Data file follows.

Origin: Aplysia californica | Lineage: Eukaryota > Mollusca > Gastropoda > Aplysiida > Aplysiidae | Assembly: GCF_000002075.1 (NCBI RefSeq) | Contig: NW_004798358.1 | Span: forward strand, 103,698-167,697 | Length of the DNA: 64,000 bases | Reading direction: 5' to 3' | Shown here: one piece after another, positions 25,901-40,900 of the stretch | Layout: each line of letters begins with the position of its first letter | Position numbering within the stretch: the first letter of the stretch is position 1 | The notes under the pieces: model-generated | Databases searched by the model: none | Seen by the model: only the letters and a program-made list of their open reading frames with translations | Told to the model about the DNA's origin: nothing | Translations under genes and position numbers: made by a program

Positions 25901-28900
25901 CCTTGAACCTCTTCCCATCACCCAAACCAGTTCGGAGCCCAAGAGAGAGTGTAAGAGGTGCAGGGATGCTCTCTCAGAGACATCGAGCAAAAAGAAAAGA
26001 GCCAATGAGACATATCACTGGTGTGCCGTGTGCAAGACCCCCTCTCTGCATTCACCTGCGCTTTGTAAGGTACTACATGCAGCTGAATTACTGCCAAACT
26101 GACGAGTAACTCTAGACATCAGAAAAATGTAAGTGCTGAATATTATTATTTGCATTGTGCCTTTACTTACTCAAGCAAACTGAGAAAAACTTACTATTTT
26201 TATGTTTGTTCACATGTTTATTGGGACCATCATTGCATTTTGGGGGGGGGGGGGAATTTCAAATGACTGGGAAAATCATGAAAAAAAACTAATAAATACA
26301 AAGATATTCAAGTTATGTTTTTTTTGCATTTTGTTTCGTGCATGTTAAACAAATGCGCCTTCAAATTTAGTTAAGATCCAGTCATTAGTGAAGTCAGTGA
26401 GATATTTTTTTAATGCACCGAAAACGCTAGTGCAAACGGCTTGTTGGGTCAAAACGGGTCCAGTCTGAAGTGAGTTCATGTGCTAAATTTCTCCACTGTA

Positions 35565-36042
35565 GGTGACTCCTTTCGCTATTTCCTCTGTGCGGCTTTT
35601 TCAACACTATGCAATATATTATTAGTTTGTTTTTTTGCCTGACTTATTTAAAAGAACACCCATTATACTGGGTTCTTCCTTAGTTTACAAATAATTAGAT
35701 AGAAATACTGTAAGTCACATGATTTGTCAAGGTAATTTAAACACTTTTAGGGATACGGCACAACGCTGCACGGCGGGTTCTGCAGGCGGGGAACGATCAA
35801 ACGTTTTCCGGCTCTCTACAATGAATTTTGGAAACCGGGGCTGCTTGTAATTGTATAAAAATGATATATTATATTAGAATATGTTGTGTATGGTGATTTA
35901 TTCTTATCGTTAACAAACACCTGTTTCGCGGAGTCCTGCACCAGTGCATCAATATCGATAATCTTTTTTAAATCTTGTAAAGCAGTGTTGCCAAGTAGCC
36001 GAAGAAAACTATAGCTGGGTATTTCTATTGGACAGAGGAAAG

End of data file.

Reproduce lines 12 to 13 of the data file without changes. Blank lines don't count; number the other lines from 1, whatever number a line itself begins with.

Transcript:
35701 AGAAATACTGTAAGTCACATGATTTGTCAAGGTAATTTAAACACTTTTAGGGATACGGCACAACGCTGCACGGCGGGTTCTGCAGGCGGGGAACGATCAA
35801 ACGTTTTCCGGCTCTCTACAATGAATTTTGGAAACCGGGGCTGCTTGTAATTGTATAAAAATGATATATTATATTAGAATATGTTGTGTATGGTGATTTA